Bill Turque

Sailing Through Troubled Seas

ELECTRICAL ENGINEERING 311 is legendary for its difficulty among the midshipmen of the United States Naval Academy. A required course for nonengineers, it is a traditional source of high anxiety and low grades. "EE" now has a new notoriety.

Shrinking The Military

Sgt. 1/C Harvey Bush grabbed his crotch and posed the question to his audience, 40 enlisted men and women at Fort Sill in southwest Oklahoma. Why do men, who normally keep their hands at their sides, or wave them when they talk, place them elsewhere when they see a woman? "Why do you have to pick it up and make sure it's still there?" asked Bush, who was running the army base's 19th class of the week on sexual harassment.

Judgment Calls

At the heart of Bill Clinton's appeal to voters last fall was a galvanizing populist sentiment: that Washington just didn't get it. But both inside and beyond the Beltway, the question is quickly becoming: does Bill Clinton get it?

Deadly Showdown In Lucasville

For Ohio prison inmates, Lucasville is the end of the line. Built into steep hills in a remote south-central nook of the state, the Southern Ohio Correctional Facility, or the "Supermax," is reserved for the system's most violent or incorrigible.

An Iranian Connection?

The hunt for the World Trade Center bombers branched out over multiple trails last week and led to troubling new questions about the scope of the conspiracy behind the Feb. 26 explosion.

A New Terror On The Road

Pamela Basu had no reason to believe she was in danger. The 34-year-old research chemist was driving her daughter, Sarina, to preschool on a warm morning last September when two young men approached her gold BMW at a stop sign one block from her suburban Maryland home.

The Transition: Setting the Tone

Let the record show that the era of good feelings lasted barely 48 hours after Bill Clinton became president-elect. By last Thursday, reporters who covered the Clinton campaign were baying for news about the Clinton administration, but there was only thin gruel.

'WE'LL KEEP ON GOING'

Right up to his election-night curtain call, there was a familiar feel to it all-the endless talk shows, the over-the-top allegations, the anti-press tirades.

How To Stay In The Loop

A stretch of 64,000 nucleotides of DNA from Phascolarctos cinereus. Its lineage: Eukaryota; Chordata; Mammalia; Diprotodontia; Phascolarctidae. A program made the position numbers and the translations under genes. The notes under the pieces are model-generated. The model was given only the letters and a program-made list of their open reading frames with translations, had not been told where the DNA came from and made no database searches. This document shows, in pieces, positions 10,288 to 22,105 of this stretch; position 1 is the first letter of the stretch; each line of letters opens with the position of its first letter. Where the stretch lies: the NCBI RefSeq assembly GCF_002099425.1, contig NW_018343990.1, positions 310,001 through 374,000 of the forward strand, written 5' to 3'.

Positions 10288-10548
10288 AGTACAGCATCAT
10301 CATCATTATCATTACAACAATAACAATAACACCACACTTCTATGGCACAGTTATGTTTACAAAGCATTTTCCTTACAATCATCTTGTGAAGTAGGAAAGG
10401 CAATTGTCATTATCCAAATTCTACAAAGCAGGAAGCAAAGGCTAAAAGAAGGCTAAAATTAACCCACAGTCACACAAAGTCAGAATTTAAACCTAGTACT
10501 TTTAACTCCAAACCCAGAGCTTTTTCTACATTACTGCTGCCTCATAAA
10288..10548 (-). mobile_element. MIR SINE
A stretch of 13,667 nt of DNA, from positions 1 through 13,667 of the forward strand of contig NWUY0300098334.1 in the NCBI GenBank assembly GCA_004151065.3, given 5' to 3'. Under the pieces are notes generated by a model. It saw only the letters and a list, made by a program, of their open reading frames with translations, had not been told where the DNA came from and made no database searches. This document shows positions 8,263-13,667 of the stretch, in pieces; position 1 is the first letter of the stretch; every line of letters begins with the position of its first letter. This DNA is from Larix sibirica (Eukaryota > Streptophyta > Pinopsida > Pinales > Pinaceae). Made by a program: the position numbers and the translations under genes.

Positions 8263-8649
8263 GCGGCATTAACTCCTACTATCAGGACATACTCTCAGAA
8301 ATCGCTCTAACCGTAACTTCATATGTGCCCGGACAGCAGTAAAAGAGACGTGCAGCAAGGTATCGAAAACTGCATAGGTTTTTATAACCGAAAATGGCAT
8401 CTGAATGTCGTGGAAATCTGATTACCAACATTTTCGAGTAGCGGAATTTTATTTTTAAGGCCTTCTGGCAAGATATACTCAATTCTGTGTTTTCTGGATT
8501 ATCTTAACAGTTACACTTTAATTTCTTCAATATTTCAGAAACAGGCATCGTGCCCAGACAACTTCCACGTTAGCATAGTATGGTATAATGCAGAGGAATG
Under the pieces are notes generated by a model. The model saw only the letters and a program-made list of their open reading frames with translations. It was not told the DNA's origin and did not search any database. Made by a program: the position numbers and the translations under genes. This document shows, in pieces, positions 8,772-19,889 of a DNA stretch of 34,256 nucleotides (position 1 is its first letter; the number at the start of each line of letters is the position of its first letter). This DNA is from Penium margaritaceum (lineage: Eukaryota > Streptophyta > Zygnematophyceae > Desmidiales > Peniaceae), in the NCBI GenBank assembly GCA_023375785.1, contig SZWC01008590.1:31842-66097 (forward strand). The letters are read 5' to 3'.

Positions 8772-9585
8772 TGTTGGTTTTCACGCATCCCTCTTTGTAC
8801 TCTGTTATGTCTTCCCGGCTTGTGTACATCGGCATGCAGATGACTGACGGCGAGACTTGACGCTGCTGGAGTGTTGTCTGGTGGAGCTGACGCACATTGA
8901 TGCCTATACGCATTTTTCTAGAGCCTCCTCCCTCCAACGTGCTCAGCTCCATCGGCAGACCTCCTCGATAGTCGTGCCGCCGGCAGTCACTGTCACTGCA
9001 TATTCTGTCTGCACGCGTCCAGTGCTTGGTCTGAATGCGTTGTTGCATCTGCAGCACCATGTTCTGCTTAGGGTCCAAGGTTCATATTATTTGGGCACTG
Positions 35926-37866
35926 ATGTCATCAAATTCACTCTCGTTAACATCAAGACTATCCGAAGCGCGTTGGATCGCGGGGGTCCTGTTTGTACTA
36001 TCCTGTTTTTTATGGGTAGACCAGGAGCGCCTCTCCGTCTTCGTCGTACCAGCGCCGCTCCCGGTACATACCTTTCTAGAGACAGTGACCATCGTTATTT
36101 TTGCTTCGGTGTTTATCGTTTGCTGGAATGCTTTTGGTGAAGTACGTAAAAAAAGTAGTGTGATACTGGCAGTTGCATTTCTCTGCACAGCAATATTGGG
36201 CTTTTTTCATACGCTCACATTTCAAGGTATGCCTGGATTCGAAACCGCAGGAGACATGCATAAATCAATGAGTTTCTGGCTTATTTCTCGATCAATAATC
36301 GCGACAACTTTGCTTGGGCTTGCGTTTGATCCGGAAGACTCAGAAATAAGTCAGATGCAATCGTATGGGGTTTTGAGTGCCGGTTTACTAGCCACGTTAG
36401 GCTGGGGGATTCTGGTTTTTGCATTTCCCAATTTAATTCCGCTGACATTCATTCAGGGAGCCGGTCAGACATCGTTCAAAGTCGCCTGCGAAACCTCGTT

The evening rally in Valdosta, Ga., was over, but a small crowd lingered in the darkness, transfixed by the scene unfolding in the brightly lit window of a bus idling near the Lowndes County courthouse.

Was Bush Really 'Out Of The Loop'?

"I've leveled with the American people," George Bush said last week of his involvement in the Iran-contra scandal. "I have nothing to add to it." But a new book by one of the affair's principal covert operatives, fresh disclosures by a former White House national-security official and some nudging by the Clinton campaign have turned the six-year-old saga into a lateblooming election issue.

Gays Under Fire

Peter O'Donnell, a city councilor in Portland, Maine, had seen enough. In the early morning hours last Feb. 2, Benjamin Kowalsky, a 33-year old community-development worker suffering from AIDS, was chased down and attacked by three rock-throwing youths who yelled, " Hey faggot, we're going to get you." Ten days later another gay man was severely beaten by a gang of 10 men.

Ross Perot's New Tease

The volunteers' lounge, with the free vending machines and big-screen TV, was deserted at mid-afternoon. Down the hall, the phone bank that once took toll-free calls for Ross Perot 24 hours a day is gone, turned back into another carpeted prairie of vacant north Dallas office space.

Running A Gantlet Of Sexual Assault

The navy describes the Tailhook Association's annual convention as a "symposium" where its pilots can catch up on developments in aviation technology. Yet for most junior officers, the gathering-sponsored by a private association of active and retired aviators-is three days of high-altitude partying.

Playing Hardball

George Bush and his advisers discussed the 1992 campaign, one kind of prospective opponent made them nervous. Mr. Wrong would be a young, aggressive Southerner with solid experience and a centrist message that could lure conservative Reagan Democrats back home.

Tsongas The Tortoise?

The Speedo and goggles were supposed to be long gone by now, or at least on their way to the Bruce Babbitt Museum for Irredeemably Dull Candidates With Important Messages.

The Real David Duke

David Duke knew he had some friends in the audience. He was at the Bellemont Hotel in Baton Rouge last week speaking to the Louisiana Association of Business and Industry, one of the few trade groups that haven't endorsed former Democratic governor Edwin Edwards, his opponent in Saturday's gubernatorial runoff.

The War For The West

The West has always been a boundless proving ground for the best and worst of the American impulse. Waves of white settlers, lured by the promise of free land, came to test their force of will and character against the frontier.

Reversal Of Fortune

In December 1978, Cleveland was staring at the abyss. Its name had become a national synonym for urban collapse. Industries that once anchored its economy such as steel and automobile manufacturing were hemorrhaging jobs.

The Age Of 'Outing'

The posters pop up regularly on walls along the streets of downtown Manhattan. They're quickly torn away but they always return. They carry household names and faces: actors, writers, television celebrities.

'No One Would Believe Her'

A young Kennedy is charged with rape, while new questions surface about the senator's behavior The affidavit told the story of an early-morning walk on the beach that went horribly wrong: she tried to flee, but he tackled her from behind, pinned her hands, pulled her dress up, pushed her panties aside and penetrated her. "Stop it, bitch," she heard him say as she tried to push him away.

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